NO GOOD CHOICES

There are many reasons to oppose a Mike Pence presidency—but his skill at lying is the biggest

On Oct. 3 2016, Mike Pence took to the stage for his first and only US vice presidential debate—and calmly lied through his teeth about Donald Trump for 90 minutes. He lied about whether Trump had said more countries should have nuclear weapons. He lied about Trump saying he wanted to punish women who had abortions. He lied about Trump defending dictators. He lied about Trump doing business with Russia. Every time his opponent, vice-presidential candidate Tim Kaine, brought up a statement by Trump—a public, documented statement, the veracity of which Americans could easily validate—Pence did not embellish. He simply smiled and lied.

Seven months later, Pence is still lying, only now the lies have become more dangerous. Today, Americans face a dual threat from Pence: first, in his capacity as vice president and as a key player in an administration rife with scandal and possibly treasonous activity; and second, as the potential inheritor of the tarnished presidency as talk of impeachment accelerates. Mike Pence spent months trying to hide the truth about Donald Trump. It is important that Americans do not make the same mistake with Pence.

Impeaching Trump, in other words, would not free the US from the dark specter of collusion and betrayal that has swept over it since Trump took power. Although Trump has lowered the bar for president immeasurably, Americans must not forget that behind Pence’s smooth smile is a calculating politician with a track record of oppressive policymaking and a knack for dishonesty. The answer to the question “Trump or Pence?” is always “neither.”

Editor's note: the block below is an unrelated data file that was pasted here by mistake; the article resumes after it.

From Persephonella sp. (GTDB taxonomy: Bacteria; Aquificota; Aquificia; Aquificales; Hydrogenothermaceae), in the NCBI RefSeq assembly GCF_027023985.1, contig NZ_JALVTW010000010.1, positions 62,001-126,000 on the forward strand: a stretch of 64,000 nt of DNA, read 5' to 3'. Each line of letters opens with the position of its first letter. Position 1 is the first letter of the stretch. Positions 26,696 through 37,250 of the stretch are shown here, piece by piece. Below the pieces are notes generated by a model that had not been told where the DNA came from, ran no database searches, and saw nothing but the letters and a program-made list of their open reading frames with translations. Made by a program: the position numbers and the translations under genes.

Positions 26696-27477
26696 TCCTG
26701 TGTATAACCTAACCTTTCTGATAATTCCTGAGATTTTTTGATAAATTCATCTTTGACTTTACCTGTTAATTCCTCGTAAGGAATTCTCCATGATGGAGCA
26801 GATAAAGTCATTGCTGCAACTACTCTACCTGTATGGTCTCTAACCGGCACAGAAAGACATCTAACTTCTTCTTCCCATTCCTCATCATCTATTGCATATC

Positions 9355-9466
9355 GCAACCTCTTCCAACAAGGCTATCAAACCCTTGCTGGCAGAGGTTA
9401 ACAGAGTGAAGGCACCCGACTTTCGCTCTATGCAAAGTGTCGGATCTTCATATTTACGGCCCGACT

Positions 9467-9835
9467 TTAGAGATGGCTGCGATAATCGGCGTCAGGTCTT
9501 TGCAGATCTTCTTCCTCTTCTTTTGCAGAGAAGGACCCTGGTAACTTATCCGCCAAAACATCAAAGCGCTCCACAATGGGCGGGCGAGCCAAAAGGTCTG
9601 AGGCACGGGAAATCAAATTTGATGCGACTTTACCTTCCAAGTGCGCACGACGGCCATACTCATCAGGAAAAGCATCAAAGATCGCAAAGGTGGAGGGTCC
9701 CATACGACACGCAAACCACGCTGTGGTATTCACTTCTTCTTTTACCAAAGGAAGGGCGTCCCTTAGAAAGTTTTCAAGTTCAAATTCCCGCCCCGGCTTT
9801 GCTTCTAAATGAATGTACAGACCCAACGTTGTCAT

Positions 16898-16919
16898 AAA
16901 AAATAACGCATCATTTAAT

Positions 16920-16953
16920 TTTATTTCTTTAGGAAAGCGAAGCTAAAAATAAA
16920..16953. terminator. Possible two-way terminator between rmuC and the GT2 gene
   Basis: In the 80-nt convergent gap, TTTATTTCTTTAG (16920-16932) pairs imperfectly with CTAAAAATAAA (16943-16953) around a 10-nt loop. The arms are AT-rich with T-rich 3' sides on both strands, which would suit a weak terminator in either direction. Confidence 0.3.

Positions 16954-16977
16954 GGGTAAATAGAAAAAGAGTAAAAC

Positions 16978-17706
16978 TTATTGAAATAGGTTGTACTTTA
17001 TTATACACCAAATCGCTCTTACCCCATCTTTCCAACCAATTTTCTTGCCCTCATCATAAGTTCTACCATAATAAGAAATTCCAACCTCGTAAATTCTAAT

Though the US press was notoriously slow to investigate the Trump team’s relationship with Russia, often burying or downplaying the story, the last two weeks have revealed an America in crisis. After firing FBI director James Comey, Trump invited Russian foreign minister Sergey Lavrov and ambassador Sergey Kislyak into the White House and chatted about highly classified state secrets. Trump went on to make statements suggesting obstruction of justice on national television, while newspapers revealed that Trump had asked Comey to shut down the investigation of former national security advisor-turned-foreign agent Michael Flynn.

Trump appears unbothered by the growing storm of allegations, proceeding to govern in the same audacious autocratic vein that he has employed from the start. And what has Pence been doing through all this? Lying. “There is no evidence of collusion between our campaign and any Russian officials,” Pence told CNN on May 10, a few days before Russian officials arrived in the White House and allegedly colluded. Pence denied that Comey’s firing had anything to do with the Russia investigation as Trump openly bragged that he did it to “relieve the pressure.”